Aims: To determine if coronary artery calcium (CAC) scoring is independently predictive of mortality in young adults and in the elderly population and if a young person with high CAC has a higher mortality risk than an older person with less CAC.
Methods and results: We studied a cohort of 44 052 asymptomatic patients referred for CAC scans for cardiovascular risk stratification. All-cause mortality rates (MRs) were calculated after stratifying by age groups (<45, 45-54, 55-64, 65-74, and ≥75) and CAC score (0, 1-100, 100-400, and >400). Multivariable Cox regression models were constructed to assess the independent value of CAC for predicting all-cause mortality in the <45- and ≥75-year-old age groups. The MR increased in both the <45- and ≥75-year-old age groups with an increasing CAC group. After multivariable adjustment, increasing CAC remained independently predictive of increased mortality compared with CAC = 0 [<45 age group, hazard ratio (95% confidence interval): CAC = 1-100, 2.3 (1.2-4.2); CAC = 100-400, 7.4 (3.3-16.6); CAC > 400, 34.6 (15.5-77.4); ≥75 age group: CAC = 1-100, 7.0 (2.4-20.8); CAC = 100-400, 9.2 (3.2-26.5); CAC > 400, 16.1 (5.8-45.1)]. Persons <45 years old with CAC = 100-400 and CAC > 400 had 2- and 10-fold increased MRs, respectively, compared with persons ≥75 with no CAC. Individuals ≥75 years old with CAC = 0 had a 5.6-year survival rate of 98%, similar to those in other age groups with CAC = 0 (5.6-year survival, 99%).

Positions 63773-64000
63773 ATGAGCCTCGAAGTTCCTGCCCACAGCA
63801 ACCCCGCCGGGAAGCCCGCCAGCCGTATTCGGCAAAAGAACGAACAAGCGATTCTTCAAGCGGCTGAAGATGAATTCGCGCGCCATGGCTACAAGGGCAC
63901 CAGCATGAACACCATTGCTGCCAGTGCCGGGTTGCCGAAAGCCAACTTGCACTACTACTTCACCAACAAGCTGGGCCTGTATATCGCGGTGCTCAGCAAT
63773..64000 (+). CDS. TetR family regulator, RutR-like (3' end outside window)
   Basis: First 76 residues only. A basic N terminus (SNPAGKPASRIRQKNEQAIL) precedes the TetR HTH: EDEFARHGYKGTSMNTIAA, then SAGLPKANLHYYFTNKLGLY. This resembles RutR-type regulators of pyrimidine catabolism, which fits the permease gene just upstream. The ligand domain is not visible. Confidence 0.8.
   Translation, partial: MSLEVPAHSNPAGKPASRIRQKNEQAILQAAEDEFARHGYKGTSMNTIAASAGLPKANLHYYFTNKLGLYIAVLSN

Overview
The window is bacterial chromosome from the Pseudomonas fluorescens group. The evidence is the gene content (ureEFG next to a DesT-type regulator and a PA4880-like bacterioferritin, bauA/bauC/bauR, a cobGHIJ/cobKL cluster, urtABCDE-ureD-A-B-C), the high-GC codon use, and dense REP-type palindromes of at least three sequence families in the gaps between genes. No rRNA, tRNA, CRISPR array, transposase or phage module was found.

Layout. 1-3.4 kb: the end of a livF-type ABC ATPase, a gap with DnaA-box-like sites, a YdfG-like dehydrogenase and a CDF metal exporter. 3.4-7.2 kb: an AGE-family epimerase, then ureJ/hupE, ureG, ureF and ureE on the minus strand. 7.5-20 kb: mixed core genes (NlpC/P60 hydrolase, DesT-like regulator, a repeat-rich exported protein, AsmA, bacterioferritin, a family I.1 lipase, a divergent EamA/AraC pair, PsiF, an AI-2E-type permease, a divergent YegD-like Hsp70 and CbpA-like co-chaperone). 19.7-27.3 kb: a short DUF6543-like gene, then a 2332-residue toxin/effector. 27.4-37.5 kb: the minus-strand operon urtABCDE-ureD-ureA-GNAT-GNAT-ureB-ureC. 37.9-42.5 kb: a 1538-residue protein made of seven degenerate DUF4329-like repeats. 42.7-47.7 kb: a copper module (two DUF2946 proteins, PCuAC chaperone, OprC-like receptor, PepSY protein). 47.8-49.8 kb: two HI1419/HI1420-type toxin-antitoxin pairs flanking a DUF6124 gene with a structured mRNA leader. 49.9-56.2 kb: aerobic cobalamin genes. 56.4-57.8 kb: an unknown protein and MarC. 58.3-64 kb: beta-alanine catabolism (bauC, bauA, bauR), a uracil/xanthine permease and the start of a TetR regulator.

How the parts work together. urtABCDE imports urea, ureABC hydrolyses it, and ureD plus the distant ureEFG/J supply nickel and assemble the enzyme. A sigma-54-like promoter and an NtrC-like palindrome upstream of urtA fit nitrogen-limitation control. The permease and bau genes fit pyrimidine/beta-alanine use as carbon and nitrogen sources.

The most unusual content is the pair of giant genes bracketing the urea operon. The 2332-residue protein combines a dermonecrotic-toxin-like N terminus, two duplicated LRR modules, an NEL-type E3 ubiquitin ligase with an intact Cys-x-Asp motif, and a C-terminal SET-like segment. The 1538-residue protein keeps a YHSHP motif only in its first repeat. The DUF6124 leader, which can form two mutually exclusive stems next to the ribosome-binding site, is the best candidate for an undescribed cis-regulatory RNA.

Conclusion: The value of CAC for predicting mortality extends to both elderly patients and those <45 years old. Elderly persons with no CAC have a lower MR than younger persons with high CAC.